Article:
It’s been over three months since Braves’ second baseman Brandon Phillips ended his 11-year run with the Reds, and he was all smiles on his return to Great American Ball Park on Friday. He tipped his cap for a standing ovation, then struck out swinging on four pitches from Cincinnati right-hander Bronson Arroyo.
Prior to the game, the 35-year-old infielder had a lot to say about his tenure with the Reds, admitting several times that he wished he still had a full-time role with his former club.
“There’s a lot of players that left before I did, and they did a great job here, too,” Phillips told Derek Forrest of WLWT.com. “Some things come to an end, and I wish I was still a Redleg, but I’m happy to play home for the Braves. I’m happy to be where I’m at.”
It’s evident that Phillips still has a great affection for the city and its ball club, citing his properties in Fort Thomas and Covington as proof that he’ll always have a soft spot for his former major league home. If one thing’s still bothering him, however, it’s Scooter Gennett‘s jersey number. While Phillips wasn’t the first one to wear No. 4 — that honor belonged to Harvey Hendrick of the 1932 Reds — he was the only one to wear it for more than a decade.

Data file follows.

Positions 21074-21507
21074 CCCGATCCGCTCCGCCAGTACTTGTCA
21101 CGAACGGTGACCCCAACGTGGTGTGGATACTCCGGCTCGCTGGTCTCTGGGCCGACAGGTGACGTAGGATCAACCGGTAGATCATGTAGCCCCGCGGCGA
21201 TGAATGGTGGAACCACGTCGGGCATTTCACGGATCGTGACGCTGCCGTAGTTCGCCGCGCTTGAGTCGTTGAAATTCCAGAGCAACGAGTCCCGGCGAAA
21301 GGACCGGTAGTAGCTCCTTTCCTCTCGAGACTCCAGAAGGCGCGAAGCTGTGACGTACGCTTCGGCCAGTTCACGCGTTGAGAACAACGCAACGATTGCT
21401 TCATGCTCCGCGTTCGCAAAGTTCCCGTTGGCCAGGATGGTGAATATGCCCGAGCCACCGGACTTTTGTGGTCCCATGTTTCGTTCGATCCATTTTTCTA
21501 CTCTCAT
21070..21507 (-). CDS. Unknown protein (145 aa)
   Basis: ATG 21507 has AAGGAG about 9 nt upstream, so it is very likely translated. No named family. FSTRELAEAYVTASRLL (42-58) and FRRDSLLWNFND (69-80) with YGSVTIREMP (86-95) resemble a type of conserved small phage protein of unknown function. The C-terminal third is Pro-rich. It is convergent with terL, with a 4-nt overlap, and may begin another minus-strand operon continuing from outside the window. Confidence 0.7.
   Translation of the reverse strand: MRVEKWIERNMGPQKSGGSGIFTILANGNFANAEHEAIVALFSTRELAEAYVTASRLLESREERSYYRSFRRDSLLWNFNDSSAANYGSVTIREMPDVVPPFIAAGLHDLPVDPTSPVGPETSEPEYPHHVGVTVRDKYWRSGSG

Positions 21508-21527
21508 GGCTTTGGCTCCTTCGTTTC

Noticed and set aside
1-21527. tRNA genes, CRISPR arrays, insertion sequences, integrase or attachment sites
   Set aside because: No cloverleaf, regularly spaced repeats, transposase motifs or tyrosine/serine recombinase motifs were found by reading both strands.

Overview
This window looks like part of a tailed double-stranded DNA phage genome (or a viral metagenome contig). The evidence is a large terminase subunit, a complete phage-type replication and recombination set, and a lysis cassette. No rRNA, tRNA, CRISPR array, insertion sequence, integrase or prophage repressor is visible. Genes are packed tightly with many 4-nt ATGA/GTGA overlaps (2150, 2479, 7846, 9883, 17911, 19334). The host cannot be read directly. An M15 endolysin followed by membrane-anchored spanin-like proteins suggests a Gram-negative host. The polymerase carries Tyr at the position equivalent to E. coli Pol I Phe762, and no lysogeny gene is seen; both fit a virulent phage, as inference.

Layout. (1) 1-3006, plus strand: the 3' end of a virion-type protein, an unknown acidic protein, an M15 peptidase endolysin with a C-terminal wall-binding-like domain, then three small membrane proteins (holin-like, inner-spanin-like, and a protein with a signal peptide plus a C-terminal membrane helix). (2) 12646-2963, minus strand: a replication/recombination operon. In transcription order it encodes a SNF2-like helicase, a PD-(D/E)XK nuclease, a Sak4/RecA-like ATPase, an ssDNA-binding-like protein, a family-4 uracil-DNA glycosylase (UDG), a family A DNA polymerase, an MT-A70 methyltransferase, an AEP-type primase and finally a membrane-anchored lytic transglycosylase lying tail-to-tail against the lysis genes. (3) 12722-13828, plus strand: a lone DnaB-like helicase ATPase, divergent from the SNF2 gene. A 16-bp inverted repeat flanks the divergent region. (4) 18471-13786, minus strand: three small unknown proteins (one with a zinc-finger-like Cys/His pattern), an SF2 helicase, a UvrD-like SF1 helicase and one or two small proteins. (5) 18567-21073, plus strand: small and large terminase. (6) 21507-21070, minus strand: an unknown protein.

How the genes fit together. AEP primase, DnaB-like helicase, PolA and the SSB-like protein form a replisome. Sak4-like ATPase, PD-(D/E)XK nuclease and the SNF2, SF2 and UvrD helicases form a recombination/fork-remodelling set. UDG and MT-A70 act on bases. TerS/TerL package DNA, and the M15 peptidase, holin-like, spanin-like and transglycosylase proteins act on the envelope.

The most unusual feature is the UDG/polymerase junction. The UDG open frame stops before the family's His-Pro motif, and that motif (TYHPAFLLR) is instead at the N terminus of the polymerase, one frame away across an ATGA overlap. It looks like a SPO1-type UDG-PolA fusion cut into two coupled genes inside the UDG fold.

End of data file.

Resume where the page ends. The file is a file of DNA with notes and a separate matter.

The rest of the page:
“I still can’t believe that No. 4… that someone’s wearing my number,” the infielder said. “I think that’s like a slap in my face, too, but it is what it is.”
“I’m wearing Cincinnati on my chest and I’m always gonna be Mr. Cincinnati.”
A lot of people think they have a double walking around someplace on Earth. They may actually be right. We have an example of this in baseball and politics.
Cubs owner Tom Ricketts looks a lot like Texas senator Ted Cruz. Or, since Ricketts is older, I guess Cruz looks like Ricketts. Either way, they could play brothers if someone put on, like, the worst ever production of some play about brothers.
If you’re not familiar with one or both of those guys, take a gander at the photo that was taken of the two of them in Washington this morning as the Cubs made the rounds with their World Series trophy:
Referring to Willson Contreras, of course, who has allowed 31 stolen bases to opponents while behind the dish. Coincidentally, Montero has allowed 31 stolen bases when he has played as well. Contreras has played in 24 more games than Montero, by the way.
I predict that, by around 3pm when the clubhouses open, we’ll see a public apology by Montero.